365 Days of Gratitude
2020 was such an awful year globally that on January 1, 2021 I embarked on expressing gratitude for the life I am privileged to live. I decided to do it on Instagram as that would require only a picture and a short explanation. I soon realized that this was not as easy as it seemed. It's not that I'm not grateful for EVERYTHING but coming up with a specific thing and a related picture EVERY day is harder than I expected; and yes, I get the irony (boo hoo, first world problems). But that's what makes it worthwhile -- a daily remembrance that life really is good to me and I am blessed.
It's been two and half months (74 posts – I counted) and I've decided that it might be entertaining to flush out some of my little Instagram glimpses. I'll start at the beginning.
To ring in the new year, we went down to the river; we thought that maybe folks on the other side might be setting off fireworks that we could watch. We settled ourselves into two red chairs (*more on that later) and looked out over the river hopefully. There were a few pops and bangs across the river but nothing spectacular. And then some folks showed up right beside us at the dock and proceeded to pop off a bunch of fireworks. It was a great display and we encouraged them and thanked them from (a socially distanced) afar with much clapping and ohs and awes. It was delightful. That kindness and sharing had to bode well for a good new year.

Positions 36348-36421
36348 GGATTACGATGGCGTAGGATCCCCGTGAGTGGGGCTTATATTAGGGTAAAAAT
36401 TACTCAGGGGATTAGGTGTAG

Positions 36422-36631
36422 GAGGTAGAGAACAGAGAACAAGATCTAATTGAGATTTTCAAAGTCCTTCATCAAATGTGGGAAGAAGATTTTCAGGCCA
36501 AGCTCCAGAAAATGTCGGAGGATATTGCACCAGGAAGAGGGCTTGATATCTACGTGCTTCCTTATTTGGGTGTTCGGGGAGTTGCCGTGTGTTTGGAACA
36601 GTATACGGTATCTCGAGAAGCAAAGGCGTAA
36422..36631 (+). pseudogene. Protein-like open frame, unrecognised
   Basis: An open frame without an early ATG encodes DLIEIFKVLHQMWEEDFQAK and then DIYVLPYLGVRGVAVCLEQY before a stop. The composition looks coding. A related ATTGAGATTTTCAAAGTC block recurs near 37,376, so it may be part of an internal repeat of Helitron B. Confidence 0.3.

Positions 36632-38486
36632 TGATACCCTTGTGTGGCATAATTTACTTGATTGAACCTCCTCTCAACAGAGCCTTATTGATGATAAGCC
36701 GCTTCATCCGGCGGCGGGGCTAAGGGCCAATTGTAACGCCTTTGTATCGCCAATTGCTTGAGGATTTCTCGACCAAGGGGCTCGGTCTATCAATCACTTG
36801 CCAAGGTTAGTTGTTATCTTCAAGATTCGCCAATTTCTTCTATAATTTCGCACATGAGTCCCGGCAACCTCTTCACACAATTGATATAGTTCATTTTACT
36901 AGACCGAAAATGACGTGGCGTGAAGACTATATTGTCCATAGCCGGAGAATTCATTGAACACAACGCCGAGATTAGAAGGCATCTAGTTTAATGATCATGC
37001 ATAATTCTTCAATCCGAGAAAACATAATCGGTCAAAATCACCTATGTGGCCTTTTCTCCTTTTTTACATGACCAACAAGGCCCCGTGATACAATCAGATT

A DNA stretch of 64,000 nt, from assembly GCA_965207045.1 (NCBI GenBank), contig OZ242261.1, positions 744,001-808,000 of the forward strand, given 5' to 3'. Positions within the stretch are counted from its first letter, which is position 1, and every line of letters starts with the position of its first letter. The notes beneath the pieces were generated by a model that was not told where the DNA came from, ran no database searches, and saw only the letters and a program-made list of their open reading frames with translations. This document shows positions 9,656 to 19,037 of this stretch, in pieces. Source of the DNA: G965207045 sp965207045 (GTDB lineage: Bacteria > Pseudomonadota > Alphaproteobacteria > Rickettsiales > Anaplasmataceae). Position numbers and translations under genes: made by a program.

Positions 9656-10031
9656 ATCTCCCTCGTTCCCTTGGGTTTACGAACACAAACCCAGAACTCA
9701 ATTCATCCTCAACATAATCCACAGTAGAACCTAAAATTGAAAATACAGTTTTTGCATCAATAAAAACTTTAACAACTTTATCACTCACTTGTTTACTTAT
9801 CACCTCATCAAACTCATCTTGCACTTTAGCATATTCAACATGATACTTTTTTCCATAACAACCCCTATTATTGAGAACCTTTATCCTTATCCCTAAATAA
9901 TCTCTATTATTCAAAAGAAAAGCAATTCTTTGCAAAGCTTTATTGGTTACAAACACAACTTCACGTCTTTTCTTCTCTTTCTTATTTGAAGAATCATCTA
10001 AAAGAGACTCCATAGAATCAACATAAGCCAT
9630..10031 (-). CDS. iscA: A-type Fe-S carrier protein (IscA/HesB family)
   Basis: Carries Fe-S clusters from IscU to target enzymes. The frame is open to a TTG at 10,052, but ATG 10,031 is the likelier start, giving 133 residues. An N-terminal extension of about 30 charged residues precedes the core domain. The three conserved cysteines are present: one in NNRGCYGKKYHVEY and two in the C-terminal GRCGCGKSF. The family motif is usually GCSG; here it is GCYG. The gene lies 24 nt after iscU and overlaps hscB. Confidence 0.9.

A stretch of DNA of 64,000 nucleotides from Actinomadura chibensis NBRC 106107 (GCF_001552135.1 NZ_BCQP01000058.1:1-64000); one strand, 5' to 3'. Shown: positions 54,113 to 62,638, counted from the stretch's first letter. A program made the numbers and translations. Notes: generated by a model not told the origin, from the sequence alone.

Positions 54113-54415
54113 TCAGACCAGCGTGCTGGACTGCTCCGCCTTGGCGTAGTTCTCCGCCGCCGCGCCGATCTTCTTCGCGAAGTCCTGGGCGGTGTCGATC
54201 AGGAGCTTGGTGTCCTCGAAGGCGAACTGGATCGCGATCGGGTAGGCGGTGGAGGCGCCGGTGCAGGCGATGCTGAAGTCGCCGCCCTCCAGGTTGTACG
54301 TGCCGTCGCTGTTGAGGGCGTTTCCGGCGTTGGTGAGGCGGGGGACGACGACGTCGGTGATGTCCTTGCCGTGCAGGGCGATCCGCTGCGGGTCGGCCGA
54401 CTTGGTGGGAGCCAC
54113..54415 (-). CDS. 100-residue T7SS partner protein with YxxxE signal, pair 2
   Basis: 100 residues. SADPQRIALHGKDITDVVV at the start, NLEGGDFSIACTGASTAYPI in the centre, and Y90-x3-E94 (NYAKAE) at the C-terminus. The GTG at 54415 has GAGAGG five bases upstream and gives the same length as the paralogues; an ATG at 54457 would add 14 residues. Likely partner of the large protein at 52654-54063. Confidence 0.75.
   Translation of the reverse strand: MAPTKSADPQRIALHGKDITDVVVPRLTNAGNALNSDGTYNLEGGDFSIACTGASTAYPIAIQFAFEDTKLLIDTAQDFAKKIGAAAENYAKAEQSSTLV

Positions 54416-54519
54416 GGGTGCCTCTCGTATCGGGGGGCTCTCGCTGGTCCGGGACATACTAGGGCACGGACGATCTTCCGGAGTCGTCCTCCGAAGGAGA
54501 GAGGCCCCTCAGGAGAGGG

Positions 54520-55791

*The red chairs are a thing in Canada, the parts operated by the Federal Government anyway. Back in 2015 gearing up to our 150th anniversary of Confederation, the National Parks put on social media #sharethechair . They built and scattered throughout the country's (many) National Parks red Muskoka (aka Adirondack) chairs.When you found one you took a selfie and posted it to social media.
And a couple of years later we found them at the top of Sulfur Mountain in Banff National Park.
Fast forward to summer of 2020 when the National Capital Commission put a bunch of these chairs along the Ottawa River pathway. It seemed a bit of an odd thing to do in the covid summer where sitting around on park benches was frowned on but, that's government for you, I guess. They have weathered the winter well and no doubt hosted hundreds of picnic lunches.